Themes in The Old Man and the Sea
Themes in The Old Man and the Sea research paper due and don’t know how to start it? How about like this?
In The Old Man and the Sea, Ernest Hemingway refines some of the themes he has explored throughout his work. The primary theme is that of man’s relationship with Nature. Although Nature provides a testing ground for man’s character, Nature is not an enemy. Santiago speaks of Nature lovingly, describing the sea like a woman and feeling sympathy for the animals he kills. Even the sharks who destroy the marlin for which Santiago has worked so hard are not portrayed as evil; they are merely another of Nature’s challenges to man’s strength and perseverance. Santiago relies primarily on Nature for his living, but more than that he is defined by his ability to co-exist with Nature, to endure its hardships, and to take his losses without giving up hope.
Another theme in the novella is that of man’s relationships with his fellow man—women remain outside the equation. Hemingway presents here the importance of relationships between men. Manolin, although young, is Santiago’s primary connection. He provides companionship, food, and a way for Santiago to pass his knowledge to the next generation.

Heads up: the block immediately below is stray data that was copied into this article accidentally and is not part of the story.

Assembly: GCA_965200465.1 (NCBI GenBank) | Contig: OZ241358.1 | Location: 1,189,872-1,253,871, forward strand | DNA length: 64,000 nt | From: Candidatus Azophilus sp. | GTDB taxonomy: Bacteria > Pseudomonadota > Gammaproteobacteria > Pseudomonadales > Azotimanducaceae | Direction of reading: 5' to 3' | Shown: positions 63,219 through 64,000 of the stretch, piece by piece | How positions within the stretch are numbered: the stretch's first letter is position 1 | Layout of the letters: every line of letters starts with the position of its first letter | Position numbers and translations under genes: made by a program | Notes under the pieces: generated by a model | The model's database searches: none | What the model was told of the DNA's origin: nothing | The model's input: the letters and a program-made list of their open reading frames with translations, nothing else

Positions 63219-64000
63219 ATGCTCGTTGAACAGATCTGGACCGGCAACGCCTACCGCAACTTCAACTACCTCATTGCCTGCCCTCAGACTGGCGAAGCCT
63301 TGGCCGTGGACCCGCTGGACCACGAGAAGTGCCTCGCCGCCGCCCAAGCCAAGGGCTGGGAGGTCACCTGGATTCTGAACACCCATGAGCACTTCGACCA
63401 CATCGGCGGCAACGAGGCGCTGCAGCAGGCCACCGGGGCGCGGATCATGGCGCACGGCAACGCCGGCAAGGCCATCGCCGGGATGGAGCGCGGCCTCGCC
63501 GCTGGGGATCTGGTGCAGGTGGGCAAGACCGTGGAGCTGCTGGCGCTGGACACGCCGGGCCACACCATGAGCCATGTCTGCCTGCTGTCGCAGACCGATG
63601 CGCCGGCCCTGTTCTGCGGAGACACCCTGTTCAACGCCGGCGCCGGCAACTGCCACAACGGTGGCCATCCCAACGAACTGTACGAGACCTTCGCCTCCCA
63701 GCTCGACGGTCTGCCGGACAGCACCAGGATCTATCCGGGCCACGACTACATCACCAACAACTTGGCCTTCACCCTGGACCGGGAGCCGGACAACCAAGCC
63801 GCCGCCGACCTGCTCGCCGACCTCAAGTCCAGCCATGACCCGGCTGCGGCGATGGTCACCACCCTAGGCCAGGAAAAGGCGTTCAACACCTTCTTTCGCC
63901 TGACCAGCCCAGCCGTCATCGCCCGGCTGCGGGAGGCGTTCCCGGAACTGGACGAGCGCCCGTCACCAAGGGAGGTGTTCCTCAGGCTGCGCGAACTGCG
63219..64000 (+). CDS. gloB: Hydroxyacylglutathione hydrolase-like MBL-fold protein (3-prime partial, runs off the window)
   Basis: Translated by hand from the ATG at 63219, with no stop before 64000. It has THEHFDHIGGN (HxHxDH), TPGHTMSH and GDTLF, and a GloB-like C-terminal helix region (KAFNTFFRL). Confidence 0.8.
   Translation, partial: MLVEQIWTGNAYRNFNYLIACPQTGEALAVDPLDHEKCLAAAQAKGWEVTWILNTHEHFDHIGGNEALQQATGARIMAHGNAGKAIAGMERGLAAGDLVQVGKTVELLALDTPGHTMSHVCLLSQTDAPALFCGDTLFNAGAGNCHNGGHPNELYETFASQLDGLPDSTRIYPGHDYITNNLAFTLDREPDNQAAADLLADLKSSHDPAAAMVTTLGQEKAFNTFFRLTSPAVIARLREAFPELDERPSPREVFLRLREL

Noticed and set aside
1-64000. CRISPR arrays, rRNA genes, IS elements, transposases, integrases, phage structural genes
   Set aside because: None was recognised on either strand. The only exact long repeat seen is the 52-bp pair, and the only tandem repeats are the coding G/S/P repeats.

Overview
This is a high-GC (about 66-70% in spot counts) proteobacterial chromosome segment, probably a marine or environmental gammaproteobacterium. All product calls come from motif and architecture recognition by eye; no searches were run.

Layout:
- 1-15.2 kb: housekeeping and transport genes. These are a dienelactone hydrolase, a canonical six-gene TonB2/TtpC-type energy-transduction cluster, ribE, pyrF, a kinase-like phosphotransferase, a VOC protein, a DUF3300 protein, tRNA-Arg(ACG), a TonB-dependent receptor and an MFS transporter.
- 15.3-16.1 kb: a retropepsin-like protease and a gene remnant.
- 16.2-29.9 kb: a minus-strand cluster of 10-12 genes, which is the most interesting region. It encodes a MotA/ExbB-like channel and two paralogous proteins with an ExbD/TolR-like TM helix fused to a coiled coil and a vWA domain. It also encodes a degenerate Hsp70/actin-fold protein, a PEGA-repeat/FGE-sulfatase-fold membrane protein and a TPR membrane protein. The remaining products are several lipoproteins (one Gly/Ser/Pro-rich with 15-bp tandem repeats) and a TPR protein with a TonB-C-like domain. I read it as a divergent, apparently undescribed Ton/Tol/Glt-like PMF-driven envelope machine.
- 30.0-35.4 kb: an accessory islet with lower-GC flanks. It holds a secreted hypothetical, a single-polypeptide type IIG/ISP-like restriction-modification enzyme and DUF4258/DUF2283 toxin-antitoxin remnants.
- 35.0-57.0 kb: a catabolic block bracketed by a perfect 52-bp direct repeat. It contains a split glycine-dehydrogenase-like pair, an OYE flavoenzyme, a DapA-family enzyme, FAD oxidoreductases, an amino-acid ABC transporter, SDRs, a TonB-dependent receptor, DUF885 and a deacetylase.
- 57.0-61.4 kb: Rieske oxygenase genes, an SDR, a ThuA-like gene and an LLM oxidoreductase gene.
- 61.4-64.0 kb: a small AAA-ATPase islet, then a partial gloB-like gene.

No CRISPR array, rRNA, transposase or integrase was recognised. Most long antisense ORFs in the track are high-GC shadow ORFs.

Another theme is skill. Some villagers scorn Santiago’s bad luck, but he knows that skill is more important because without it, even when luck arrives, one will not be able to make use of it. All these themes recur in Hemingway’s work, but are distilled in this novel to great purity.